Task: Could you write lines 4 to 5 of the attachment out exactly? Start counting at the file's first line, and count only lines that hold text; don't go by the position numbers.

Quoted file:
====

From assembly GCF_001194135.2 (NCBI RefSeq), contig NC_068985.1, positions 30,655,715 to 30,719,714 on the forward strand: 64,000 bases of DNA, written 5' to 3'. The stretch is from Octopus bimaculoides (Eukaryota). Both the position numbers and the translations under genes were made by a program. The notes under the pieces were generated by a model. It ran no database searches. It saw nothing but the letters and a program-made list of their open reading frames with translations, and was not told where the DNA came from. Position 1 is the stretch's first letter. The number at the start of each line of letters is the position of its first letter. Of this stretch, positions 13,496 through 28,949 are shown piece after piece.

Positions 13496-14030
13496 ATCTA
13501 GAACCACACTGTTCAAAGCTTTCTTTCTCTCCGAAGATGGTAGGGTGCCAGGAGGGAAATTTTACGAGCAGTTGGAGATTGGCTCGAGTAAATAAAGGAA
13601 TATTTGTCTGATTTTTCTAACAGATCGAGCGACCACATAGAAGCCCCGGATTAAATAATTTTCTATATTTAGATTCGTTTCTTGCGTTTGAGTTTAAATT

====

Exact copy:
13501 GAACCACACTGTTCAAAGCTTTCTTTCTCTCCGAAGATGGTAGGGTGCCAGGAGGGAAATTTTACGAGCAGTTGGAGATTGGCTCGAGTAAATAAAGGAA
13601 TATTTGTCTGATTTTTCTAACAGATCGAGCGACCACATAGAAGCCCCGGATTAAATAATTTTCTATATTTAGATTCGTTTCTTGCGTTTGAGTTTAAATT